Photos of Arab American and Muslim American life without stereotypes

Wesaam Al-Badry was Born in Iraq where he and his family might have stayed had it not been for the Gulf War which started when he was 7 years old. In 1991, the family ended up in a refugee camp in Saudi Arabia. There Al-Badry got his first camera, a Pentax K1000. “I didn’t understand the numbers above, shutter speed and aperture, but over time I understood the composition of the picture,” Al-Badry told me. Even without regular access to film or a reliable way to develop his shots, he saw in his hands a tool to tell his story as it unfolded.

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Eventually, Al-Badry’s family was relocated to Lincoln, Nebraska. “If you come in as a refugee, you think everything is beautiful. You think you made it to the promised land; everyone is the same,” he said. “But then you realize that there are small clues.” As he grew up, Al-Badry became more aware of racism. Teenagers mocked his mother’s hijab; He recognized that many Americans had been conditioned to see Arabs and Muslims as intrinsically odd, angry, or violent.

Left: A family birthday party for Al-Badry’s daughter. To the right: High school wrestlers in Dearborn, Michigan. (Wesaam Al-Badry / contact press photos)
Girl with dark wavy hair in light pink hoodie and sweatpants in front of window with long white curtains
Photographer Mya Al-Badry’s niece in Lincoln, Nebraska (Wesaam Al-Badry / Contact Press Images)
2 photos: woman in headscarf looks closely at face in mirror;  Man and woman in traditional clothes stand on green lawn in front of brick house with white shutters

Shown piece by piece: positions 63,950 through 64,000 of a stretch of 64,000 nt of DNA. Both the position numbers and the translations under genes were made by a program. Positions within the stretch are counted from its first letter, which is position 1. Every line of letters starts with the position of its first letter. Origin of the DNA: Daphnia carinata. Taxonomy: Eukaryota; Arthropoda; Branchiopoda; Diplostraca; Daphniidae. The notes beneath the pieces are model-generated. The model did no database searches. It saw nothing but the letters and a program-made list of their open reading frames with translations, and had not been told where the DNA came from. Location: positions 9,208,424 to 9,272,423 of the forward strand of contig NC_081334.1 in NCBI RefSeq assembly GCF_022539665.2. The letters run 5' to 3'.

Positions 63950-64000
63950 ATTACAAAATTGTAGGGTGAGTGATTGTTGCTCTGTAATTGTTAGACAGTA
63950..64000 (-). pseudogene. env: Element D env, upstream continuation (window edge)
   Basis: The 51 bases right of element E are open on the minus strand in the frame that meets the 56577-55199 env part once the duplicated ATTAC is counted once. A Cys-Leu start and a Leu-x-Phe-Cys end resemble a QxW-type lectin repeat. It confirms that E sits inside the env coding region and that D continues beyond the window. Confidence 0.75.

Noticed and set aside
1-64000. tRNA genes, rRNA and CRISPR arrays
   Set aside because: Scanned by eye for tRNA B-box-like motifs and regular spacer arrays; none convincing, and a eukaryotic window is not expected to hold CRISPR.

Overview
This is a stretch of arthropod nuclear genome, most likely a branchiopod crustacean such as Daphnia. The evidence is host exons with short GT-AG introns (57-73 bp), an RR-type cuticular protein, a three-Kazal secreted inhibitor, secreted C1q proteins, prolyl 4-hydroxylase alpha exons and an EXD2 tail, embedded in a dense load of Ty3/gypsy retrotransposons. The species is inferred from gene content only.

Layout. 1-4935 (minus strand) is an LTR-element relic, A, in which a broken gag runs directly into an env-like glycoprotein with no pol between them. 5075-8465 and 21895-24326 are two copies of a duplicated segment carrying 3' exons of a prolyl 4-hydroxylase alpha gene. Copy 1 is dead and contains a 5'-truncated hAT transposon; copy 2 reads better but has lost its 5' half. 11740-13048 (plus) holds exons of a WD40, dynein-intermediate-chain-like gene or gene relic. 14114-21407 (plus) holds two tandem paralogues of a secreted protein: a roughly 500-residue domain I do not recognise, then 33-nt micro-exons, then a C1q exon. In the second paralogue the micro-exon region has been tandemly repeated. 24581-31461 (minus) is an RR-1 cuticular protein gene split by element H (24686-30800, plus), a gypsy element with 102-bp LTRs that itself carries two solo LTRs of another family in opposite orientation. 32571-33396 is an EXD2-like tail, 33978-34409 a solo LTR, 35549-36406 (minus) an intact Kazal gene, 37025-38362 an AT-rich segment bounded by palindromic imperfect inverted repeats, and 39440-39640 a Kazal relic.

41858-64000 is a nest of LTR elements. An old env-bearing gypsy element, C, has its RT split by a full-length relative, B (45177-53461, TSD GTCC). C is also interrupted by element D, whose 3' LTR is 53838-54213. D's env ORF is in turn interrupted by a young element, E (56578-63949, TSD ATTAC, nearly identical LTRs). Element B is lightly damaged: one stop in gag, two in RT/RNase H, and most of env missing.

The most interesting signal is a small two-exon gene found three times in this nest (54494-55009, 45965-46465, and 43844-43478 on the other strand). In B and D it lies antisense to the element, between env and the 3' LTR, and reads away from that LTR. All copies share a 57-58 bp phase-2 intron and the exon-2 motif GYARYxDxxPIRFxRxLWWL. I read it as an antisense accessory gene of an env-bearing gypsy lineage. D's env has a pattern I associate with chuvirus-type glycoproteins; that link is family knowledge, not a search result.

Left: Wesaam Al-Badry’s mother at home in Lincoln. To the right: Friends of Al-Badry’s family outside their Detroit home. (Wesaam Al-Badry / contact press photos)

The images in Al-Badry’s From which I Came series, many of which show his own family and friends, could easily be described as cultural exploration – but his work challenges you to focus on the individual, the intimacy of everyday life focus . The people in these photos rarely smile. Al-Badry’s goal is to present them as resilient and dignified, even if that makes the photos less inviting for his audience. His loyalty is to the people he photographs; he wants his subjects to see themselves free from imposed stereotypes. “We belong here,” he said. “We bring this very rich culture with us. But we are not archaic figures; we are not stuck in the past.”

Girl in a ponytail and a pink leotard does a splits on green grass in a fenced yard near the house
Amirah Al-Badry, a niece (Wesaam Al-Badry / contact press photos)
2 photos: woman with long, wavy black hair in sportswear;  Woman in hijab and abaya carries handbag walking across dry lawn beside driveway with other houses behind
Left: The owner of a gym in Dearborn Heights, Michigan. Most of her clients are Middle Eastern women. To the right: The photographer’s mother on her way to a doctor’s appointment. (Wesaam Al-Badry / contact press photos)

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